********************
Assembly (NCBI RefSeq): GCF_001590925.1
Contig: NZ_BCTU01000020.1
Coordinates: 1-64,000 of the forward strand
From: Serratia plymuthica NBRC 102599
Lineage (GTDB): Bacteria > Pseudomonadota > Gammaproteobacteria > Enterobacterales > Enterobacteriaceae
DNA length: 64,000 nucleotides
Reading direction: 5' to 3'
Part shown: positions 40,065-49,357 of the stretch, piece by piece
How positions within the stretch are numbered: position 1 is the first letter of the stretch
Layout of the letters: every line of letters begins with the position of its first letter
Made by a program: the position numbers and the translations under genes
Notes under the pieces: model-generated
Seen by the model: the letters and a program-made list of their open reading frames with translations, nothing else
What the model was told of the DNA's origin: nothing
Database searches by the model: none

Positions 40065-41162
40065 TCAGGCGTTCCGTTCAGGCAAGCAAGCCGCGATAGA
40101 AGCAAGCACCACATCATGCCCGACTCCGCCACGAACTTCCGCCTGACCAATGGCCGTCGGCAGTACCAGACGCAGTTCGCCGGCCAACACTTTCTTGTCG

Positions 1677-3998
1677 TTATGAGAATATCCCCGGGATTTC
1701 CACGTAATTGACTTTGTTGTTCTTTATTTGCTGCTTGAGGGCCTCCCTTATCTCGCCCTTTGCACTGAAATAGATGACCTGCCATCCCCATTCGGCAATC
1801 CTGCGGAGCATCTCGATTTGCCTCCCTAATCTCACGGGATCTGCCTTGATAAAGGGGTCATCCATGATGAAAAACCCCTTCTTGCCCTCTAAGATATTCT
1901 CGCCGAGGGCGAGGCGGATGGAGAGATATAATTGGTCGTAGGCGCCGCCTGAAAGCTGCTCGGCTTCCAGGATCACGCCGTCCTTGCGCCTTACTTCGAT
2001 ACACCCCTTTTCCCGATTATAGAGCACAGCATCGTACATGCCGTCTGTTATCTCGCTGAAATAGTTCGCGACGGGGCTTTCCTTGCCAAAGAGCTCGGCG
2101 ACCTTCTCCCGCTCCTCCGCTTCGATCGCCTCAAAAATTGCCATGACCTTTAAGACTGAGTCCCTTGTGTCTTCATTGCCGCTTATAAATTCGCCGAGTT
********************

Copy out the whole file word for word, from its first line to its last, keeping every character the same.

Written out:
Assembly (NCBI RefSeq): GCF_001590925.1
Contig: NZ_BCTU01000020.1
Coordinates: 1-64,000 of the forward strand
From: Serratia plymuthica NBRC 102599
Lineage (GTDB): Bacteria > Pseudomonadota > Gammaproteobacteria > Enterobacterales > Enterobacteriaceae
DNA length: 64,000 nucleotides
Reading direction: 5' to 3'
Part shown: positions 40,065-49,357 of the stretch, piece by piece
How positions within the stretch are numbered: position 1 is the first letter of the stretch
Layout of the letters: every line of letters begins with the position of its first letter
Made by a program: the position numbers and the translations under genes
Notes under the pieces: model-generated
Seen by the model: the letters and a program-made list of their open reading frames with translations, nothing else
What the model was told of the DNA's origin: nothing
Database searches by the model: none

Positions 40065-41162
40065 TCAGGCGTTCCGTTCAGGCAAGCAAGCCGCGATAGA
40101 AGCAAGCACCACATCATGCCCGACTCCGCCACGAACTTCCGCCTGACCAATGGCCGTCGGCAGTACCAGACGCAGTTCGCCGGCCAACACTTTCTTGTCG

Positions 1677-3998
1677 TTATGAGAATATCCCCGGGATTTC
1701 CACGTAATTGACTTTGTTGTTCTTTATTTGCTGCTTGAGGGCCTCCCTTATCTCGCCCTTTGCACTGAAATAGATGACCTGCCATCCCCATTCGGCAATC
1801 CTGCGGAGCATCTCGATTTGCCTCCCTAATCTCACGGGATCTGCCTTGATAAAGGGGTCATCCATGATGAAAAACCCCTTCTTGCCCTCTAAGATATTCT
1901 CGCCGAGGGCGAGGCGGATGGAGAGATATAATTGGTCGTAGGCGCCGCCTGAAAGCTGCTCGGCTTCCAGGATCACGCCGTCCTTGCGCCTTACTTCGAT
2001 ACACCCCTTTTCCCGATTATAGAGCACAGCATCGTACATGCCGTCTGTTATCTCGCTGAAATAGTTCGCGACGGGGCTTTCCTTGCCAAAGAGCTCGGCG
2101 ACCTTCTCCCGCTCCTCCGCTTCGATCGCCTCAAAAATTGCCATGACCTTTAAGACTGAGTCCCTTGTGTCTTCATTGCCGCTTATAAATTCGCCGAGTT